Table 2

Predictors of Hypertension from Multivariate Analysis Models with and without BMI.

* Table reports RR of hypertension among variables depicted above from modified Poisson regression with robust variance.

* Highlighted rows show differences between both models.



Male Sex 1.22 1.12–1.34 <0.001 0.99 0.91–1.07 0.86

Community Type

    Agrarian Reference

    Fishing 1.38 1.24–1.53 <0.001 1.62 1.46–1.80 < 0.001

    Trading 1.07 0.97–1.18 0.150 1.12 1.01–1.24 0.020

Asset Based Measure (SES)

    Low Reference

    Low – Middle 0.97 0.86–1.10 0.61 1.04 0.92–1.18 0.51

    High – Middle 0.99 0.89–1.10 0.88 1.11 0.99–1.24 0.079

    Highest 1.02 0.90–1.15 0.76 1.23 1.09–1.38 0.001

Smoker (yes) 0.78 0.68–0.89 <0.001 0.74 0.65–0.84 < 0.001

Age (years) 1.03 1.02–1.04 <0.001 1.03 1.02–1.04 < 0.001

Body Mass Index (BMI) 1.06 1.05–1.07 <0.001

Alcohol Use (yes) 1.12 1.03–1.21 0.006 1.14 1.05–1.23 0.002

HIV Seropositive 0.85 0.77–0.93 0.001 0.79 0.71–0.87 < 0.001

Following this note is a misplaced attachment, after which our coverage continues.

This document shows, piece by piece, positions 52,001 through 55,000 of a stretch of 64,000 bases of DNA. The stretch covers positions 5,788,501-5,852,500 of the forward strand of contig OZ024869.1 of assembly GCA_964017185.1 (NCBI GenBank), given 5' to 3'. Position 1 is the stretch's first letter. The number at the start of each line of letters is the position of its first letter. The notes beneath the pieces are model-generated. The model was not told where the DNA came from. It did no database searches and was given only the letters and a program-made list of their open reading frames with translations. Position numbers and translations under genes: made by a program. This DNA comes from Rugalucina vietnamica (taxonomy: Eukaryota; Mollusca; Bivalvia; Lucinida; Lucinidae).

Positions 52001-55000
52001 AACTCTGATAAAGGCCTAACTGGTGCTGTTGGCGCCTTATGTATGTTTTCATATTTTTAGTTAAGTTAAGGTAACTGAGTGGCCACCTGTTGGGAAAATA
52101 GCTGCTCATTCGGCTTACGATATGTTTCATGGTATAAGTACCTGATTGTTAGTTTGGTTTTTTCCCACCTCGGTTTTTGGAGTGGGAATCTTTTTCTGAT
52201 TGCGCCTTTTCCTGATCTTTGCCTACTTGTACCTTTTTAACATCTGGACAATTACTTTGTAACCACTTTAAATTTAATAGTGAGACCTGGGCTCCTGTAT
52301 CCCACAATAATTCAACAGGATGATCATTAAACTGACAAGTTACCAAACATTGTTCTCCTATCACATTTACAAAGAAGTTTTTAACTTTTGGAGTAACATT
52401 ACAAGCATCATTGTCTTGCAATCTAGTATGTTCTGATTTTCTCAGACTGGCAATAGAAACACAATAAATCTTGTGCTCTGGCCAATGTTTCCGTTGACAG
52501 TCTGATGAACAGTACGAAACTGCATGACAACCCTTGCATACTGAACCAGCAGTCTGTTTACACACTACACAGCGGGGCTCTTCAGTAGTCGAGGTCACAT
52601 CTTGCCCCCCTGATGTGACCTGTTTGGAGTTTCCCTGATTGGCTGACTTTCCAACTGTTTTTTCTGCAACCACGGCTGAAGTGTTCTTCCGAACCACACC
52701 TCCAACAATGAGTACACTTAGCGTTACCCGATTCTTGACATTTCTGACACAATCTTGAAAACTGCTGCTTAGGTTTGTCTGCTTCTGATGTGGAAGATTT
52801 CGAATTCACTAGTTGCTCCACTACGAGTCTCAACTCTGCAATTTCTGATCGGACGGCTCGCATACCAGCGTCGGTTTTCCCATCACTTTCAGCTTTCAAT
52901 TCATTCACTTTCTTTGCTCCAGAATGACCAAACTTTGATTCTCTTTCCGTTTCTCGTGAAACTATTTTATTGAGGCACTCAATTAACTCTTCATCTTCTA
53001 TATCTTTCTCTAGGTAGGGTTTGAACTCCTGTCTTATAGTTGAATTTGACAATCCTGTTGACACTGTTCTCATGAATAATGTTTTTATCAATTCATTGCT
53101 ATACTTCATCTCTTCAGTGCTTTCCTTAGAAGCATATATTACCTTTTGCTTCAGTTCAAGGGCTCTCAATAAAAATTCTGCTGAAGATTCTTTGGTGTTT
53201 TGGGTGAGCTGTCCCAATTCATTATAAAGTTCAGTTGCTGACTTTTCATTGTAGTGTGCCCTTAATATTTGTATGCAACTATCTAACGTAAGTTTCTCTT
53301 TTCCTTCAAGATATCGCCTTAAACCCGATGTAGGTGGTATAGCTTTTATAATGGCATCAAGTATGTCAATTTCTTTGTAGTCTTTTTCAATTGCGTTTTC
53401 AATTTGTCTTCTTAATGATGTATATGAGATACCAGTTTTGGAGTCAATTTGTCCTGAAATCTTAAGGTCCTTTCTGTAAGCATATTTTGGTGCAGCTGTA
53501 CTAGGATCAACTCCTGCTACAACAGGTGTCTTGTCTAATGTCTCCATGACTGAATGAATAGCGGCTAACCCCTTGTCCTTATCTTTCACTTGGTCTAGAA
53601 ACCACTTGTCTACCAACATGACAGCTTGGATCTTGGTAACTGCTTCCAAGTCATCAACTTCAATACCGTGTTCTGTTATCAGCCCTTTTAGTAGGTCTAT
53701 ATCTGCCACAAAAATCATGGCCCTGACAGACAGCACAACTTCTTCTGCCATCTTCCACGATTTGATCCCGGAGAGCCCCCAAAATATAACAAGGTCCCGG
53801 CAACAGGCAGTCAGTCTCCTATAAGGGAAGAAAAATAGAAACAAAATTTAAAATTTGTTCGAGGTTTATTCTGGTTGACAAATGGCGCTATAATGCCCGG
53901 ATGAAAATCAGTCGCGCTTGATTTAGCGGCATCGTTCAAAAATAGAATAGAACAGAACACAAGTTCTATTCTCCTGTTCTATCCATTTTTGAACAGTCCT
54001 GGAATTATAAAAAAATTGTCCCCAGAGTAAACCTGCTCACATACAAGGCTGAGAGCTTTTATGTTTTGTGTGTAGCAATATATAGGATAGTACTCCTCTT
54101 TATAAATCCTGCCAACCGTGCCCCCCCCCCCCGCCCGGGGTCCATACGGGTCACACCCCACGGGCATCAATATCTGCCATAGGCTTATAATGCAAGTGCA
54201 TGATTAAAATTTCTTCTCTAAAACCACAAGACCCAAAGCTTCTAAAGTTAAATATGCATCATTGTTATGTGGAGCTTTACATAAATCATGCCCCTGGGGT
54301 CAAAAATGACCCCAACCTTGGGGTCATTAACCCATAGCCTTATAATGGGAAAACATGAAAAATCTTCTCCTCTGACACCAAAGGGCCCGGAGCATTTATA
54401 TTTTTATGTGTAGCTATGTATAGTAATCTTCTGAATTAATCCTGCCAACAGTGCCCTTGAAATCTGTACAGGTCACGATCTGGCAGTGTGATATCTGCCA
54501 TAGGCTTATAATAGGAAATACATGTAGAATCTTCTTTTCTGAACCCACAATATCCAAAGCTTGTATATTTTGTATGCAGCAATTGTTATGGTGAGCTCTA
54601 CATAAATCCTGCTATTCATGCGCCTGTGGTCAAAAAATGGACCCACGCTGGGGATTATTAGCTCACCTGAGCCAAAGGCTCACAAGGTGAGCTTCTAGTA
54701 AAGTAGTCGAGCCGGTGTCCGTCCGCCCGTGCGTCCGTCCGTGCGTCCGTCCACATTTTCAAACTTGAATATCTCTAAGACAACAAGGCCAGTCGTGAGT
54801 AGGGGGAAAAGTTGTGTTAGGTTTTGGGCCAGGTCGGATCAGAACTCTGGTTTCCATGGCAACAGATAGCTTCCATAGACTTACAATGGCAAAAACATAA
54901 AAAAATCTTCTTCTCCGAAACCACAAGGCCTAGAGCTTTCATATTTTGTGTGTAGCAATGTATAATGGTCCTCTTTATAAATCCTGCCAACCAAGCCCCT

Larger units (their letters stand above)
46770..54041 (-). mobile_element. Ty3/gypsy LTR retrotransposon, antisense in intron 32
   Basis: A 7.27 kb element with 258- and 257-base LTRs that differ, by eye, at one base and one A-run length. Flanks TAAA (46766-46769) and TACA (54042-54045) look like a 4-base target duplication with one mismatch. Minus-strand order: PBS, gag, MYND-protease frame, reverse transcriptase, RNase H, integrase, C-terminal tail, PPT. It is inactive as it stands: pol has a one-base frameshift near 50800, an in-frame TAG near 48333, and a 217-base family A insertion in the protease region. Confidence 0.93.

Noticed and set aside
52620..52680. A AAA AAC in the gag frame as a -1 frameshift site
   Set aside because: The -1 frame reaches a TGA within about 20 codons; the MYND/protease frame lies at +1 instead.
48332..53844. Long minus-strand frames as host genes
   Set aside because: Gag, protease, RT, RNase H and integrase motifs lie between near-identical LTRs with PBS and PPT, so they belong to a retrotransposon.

Number of observations (N) = 9487
Akaike’s Information Criterion (AIC): 9861
Bayesian Information Criterion (BIC): 9946
Number of observations (N) = 9537
Akaike’s Information Criterion (AIC): 10057
Bayesian Information Criterion (BIC): 10136


Hypertension is an easy clinical diagnosis yet is frequently referred to as the silent killer, as individuals may remain asymptomatic even when hypertension is severe. Blood pressure management is crucial to reducing the risk of cardiovascular disease. This analysis in the rural Rakai region of South-Central Uganda shows that hypertension is positively associated with male sex, older age, alcohol use and living in fishing communities, and negatively associated with smoking and HIV positive serostatus.